Once Upon a time: Cooking … Baking … Traveling … Laughing …

BBB ~ Ksra (Moroccan Anise and Barley Flatbread)


Just drop dead simple/easy and oh my so very good.  Our kitchen of the month is Kelly from A Messy Kitchen who found the recipe in the New Artisan Bread in Five Minutes a Day … and then further adapted by me because I always just can never leave well enough alone.

I topped my loaf with extra anise seeds and some black sesame seeds and totally poked it full of holes; when I took it out of the oven, I brushed the top with a little butter … yes really I did because it just is such a beautiful smile that way.
As simple as this is, it is gorgeous baking, wonderful warm and cooled, toasts like a dream, delish plain and lovely with butter or a touch of jam, great to sop up broth based soups, really any soup or stew.
This is definitely in the keeper file.  Thank you much Kelly.

Yield: 2 round loaves 8 inch

Ksra (Moroccan Anise and Barley Flatbread)

Something of a STARTER
1/8 teaspoon yeast
130 grams sprouted spelt
120 grams water
340 grams Lukewarm water (100ºF or less)
1 teaspoon yeast
1 ½ teaspoons salt
1 teaspoon whole anise seeds

30 grams ground flax seed
25 grams wheat germ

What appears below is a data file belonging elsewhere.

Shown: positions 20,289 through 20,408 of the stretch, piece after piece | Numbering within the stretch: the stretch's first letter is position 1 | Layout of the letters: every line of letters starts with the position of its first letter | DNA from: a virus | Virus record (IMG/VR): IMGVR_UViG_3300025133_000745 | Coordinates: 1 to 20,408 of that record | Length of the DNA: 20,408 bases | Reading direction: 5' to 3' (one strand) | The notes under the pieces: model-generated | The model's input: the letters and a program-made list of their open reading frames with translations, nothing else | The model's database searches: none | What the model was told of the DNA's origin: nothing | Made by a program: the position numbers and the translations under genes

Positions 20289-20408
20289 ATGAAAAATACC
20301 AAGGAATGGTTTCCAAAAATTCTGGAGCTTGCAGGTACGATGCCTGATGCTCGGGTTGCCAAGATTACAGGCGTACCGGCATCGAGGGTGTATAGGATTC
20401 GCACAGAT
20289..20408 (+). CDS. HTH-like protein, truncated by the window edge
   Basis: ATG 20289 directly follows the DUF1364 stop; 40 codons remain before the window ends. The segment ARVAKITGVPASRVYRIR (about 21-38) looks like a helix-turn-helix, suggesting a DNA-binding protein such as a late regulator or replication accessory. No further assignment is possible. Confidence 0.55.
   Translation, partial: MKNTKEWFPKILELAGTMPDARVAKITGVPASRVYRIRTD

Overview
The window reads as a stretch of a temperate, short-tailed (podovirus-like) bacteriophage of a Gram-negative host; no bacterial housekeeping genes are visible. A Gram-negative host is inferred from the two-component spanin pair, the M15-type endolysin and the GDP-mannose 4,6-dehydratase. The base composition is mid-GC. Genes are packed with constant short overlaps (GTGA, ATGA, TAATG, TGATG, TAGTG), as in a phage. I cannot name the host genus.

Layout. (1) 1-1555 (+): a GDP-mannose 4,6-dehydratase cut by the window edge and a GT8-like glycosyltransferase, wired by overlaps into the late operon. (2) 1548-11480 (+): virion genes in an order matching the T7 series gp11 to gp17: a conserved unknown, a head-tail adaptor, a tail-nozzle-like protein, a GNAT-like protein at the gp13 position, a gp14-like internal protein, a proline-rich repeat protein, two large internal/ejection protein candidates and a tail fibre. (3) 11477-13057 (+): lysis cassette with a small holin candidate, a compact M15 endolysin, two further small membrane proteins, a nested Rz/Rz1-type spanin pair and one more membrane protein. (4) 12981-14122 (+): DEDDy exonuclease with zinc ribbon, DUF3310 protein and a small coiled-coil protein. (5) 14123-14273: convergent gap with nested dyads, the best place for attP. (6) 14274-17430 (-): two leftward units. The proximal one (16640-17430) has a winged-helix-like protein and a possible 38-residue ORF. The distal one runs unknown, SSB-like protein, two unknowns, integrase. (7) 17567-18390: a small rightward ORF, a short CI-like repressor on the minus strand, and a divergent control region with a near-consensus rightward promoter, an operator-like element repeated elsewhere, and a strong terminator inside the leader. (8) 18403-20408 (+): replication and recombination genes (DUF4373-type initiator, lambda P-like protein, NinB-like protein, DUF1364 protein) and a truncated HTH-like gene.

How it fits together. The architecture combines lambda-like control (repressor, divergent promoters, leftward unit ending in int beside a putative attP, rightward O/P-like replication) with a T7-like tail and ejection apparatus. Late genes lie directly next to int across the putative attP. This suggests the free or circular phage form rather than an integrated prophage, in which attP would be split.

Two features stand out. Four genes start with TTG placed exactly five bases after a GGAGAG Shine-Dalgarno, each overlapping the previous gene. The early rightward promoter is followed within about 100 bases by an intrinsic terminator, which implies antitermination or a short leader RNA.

50 grams barley flour
120 grams sprouted spelt
380 grams White Whole Wheat


Something of a STARTER:

Mix flour, water, yeast to combine. Cover and left out on counter 6 hours.


Mix together the yeast, salt, anise and water in a large bowl or container. Stir in the remaining ingredients and all of the something of a starter with a large wooden spoon, dough whisk, or in a mixer with the paddle. Mix until the flour is incorporated fully.

Cover and rest until the dough has fully risen and collapsed back down a bit, about 2 hours. Mine then went into the refrigerator overnight.

You may use the dough after the initial rise but it’s easier to work with cold. Dough will keep up to 10 days in the fridge.



Divide the dough in half, dust with flour, and shape each portion into a ball by stretching the sides down to the bottom of the ball and folding under. You may also work with only one portion of dough if you like, the other will keep in the fridge for another day. I shaped only one loaf; returned the remaining half of the dough to refrigerator.

Flatten the dough ball into a ¾” thick round and let rest covered on a parchment lined or cornmeal dusted pizza peel for 20-30 minutes. Optional to brush the surface with oil and sprinkle with sesame seeds or more anise seed. Also optional to poke the dough with a skewer in a few places prior to baking.

While the dough is resting, preheat the oven to 450ºF. Place a baking stone near the middle of the oven and a metal pan or broiler tray on an unused oven rack and heat a cup of water to use for steam while baking. (If you do not have a baking stone, you can use an inverted baking sheet, a cast iron pan, a pizza pan, or the grill on high!) (If you use a grill, you will need to flip the dough periodically.)

Slide rested loaf directly onto hot stone. I baked my round loaf in the pre-heated lid of a cast iron dutch oven; worked perfectly. Pour 1 cup of hot water into the metal pan or tray for steam and quickly close the oven door. Bake for about 20-25 minutes until richly browned and firm.